Have you ever thought you were born at the wrong time? Something about a different time period fascinates you and you think to yourself, “I would love to have been born then”. Perhaps that was 100 years ago or even 500 years ago. Maybe you want to sail with Columbus or walk the land bridge that once linked Asia with North America. Perhaps you can see yourself walking the roads of first century Palestine or being there when the Great Wall of China was built. Maybe it is not the past that fascinates you, but the future. Perhaps you want to be alive when space travel is routine or life is discovered on a distant planet or the cure cancer or AIDS is finally discovered. Continue reading →
Who will the Messiah be? In the Hebrew scriptures (the Old Testament) the coming Messiah is described in language that soars with heraldry and hope, with glory and majesty. The Messiah would be The Prince of Peace, Wonderful Counselor, Mighty God, Everlasting Father, The Holy One, Lamb of God, Lion of the Tribe of Judah, The Root of David, The Lord God Almighty, The Word of Life, Author and Finisher of our Faith, The Advocate, The Way, The Dayspring, The Lord of All, Son of God, The Shepherd and Bishop of Souls, The Truth, The Savior, The Chief Cornerstone, The King of Kings, The Righteous Judge, The Light of the World, The Morning Star, The Sun of Righteousness, The Chief Shepherd, The Resurrection and the Life, The Horn of Salvation, the Governor, The Alpha and Omega. And then we discover this Messiah is born quite a commoner in a very common way, living among us. We are introduced to him, not by title but by name, Jesus, and we are invited to use the name. “Call him Jesus.” Use his name. This may give you real freedom in your relationship to God: Continue reading →
In 2012, I left work and school for a while so I could be with my father in the final weeks of his life. It was a difficult time of anxious, exhausted waiting — even with the blessing of a wonderful hospice team. My family and I patiently attended to my father’s needs, being as fully present for him as possible, our one wish being that his final passage be as peaceful and loving as possible. Making it more bearable were small moments of gifted grace — a random smile from my dad, a comment or mannerism that would usher in good memories, or just the touch of his hand.
Not long after my father died, I returned to the life I had left, relying on God’s love and compassion to help me through the painful grieving. On one occasion I found myself asking God for just one more chance to hold my father’s hand, just once more. I remember feeling a little guilty for asking the impossible, but it also felt right and honest — it just happened to be exactly what my heart most needed to ask. Continue reading →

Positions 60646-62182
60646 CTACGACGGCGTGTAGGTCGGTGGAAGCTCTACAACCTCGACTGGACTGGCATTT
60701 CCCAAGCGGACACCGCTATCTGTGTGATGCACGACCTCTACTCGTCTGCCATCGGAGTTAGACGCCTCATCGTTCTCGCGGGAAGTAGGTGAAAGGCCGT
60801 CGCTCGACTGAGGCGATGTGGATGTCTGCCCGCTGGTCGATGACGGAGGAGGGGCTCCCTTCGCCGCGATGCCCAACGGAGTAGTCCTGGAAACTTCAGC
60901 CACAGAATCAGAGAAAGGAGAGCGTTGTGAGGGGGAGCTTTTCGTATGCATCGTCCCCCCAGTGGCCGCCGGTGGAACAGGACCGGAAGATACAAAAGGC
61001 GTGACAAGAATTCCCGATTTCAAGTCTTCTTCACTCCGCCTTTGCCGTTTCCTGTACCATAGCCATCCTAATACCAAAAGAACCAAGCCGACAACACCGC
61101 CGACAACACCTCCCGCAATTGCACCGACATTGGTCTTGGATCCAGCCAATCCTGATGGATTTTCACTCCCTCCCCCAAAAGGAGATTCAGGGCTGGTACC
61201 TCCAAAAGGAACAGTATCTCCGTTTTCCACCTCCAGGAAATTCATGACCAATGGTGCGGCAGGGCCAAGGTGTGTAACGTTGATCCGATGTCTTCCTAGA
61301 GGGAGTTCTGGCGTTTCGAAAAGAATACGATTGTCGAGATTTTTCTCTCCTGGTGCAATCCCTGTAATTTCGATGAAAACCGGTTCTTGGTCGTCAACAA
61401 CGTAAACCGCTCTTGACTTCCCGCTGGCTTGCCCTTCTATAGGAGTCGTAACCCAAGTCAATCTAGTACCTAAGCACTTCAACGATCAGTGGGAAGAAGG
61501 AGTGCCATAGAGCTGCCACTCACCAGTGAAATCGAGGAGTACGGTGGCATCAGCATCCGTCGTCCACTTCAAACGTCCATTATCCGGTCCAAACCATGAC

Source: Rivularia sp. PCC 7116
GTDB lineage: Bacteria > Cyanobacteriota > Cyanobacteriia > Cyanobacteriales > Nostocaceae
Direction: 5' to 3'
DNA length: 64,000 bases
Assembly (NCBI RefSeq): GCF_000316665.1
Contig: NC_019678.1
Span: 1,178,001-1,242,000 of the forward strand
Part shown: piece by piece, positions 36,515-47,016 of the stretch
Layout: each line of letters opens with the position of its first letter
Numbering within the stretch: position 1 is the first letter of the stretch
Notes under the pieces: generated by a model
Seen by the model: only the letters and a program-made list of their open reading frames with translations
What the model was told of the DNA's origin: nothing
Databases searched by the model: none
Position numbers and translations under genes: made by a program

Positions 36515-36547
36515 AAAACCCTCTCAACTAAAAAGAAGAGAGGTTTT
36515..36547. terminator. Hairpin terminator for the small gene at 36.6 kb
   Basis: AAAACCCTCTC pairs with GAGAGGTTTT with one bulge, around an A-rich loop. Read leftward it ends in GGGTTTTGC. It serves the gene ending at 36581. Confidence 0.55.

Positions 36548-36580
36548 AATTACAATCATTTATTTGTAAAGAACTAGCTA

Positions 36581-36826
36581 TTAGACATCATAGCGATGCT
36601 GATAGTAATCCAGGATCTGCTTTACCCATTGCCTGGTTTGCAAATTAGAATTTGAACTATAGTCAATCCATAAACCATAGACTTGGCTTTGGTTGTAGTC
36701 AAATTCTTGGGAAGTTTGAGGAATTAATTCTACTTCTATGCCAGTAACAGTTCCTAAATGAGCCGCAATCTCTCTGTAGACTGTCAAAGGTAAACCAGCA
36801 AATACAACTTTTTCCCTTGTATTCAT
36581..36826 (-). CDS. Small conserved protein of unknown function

If you could have one treasure in this world that would be a source of unending joy and happiness, what would it be and what means would you expend in order to obtain it? Now if you received an e-mail from someone who said they could procure this treasure and it was yours at no expense as long as you travelled to pick it up, would you be suspicious? Or would you drop everything and go out of your way to pick it up trusting the word of the proprietor? Our gospel lesson this evening is a very small portion from what is commonly known as the ‘sermon on the mount.’ (1) Matthew says that Jesus’ fame was spreading throughout the region and that people were seeking him out as far away as ‘Galilee, the Decapolis, Jerusalem, Judea, and from beyond the Jordan.’ People were suffering in body, mind, and spirit and Jesus’ words and actions were giving the hope and healing that were so desperately needed. Due to the growing demands of his ministry it was necessary for Jesus and his disciples to withdraw from the crowds for moments of respite where they could enjoy fellowship and process all that they had experienced. Continue reading →
As many of you know, at the end of next week I am going to England to preside at the wedding of my niece Katherine and her fiancé Michael. I’m really excited about it, and I’ve been poring over the Church of England marriage ceremony online, so that I’ll look as if I know what I’m doing! I haven’t married anyone for quite a few years, and it was certainly one of the joys of being a parish priest. I have always understood Holy Matrimony as a sacrament: that God’s Holy Spirit comes down upon two individuals, and through a deep mystery, makes them one. In the words of the Church of England rite, “The couple shall be united with one another in heart, body and mind.”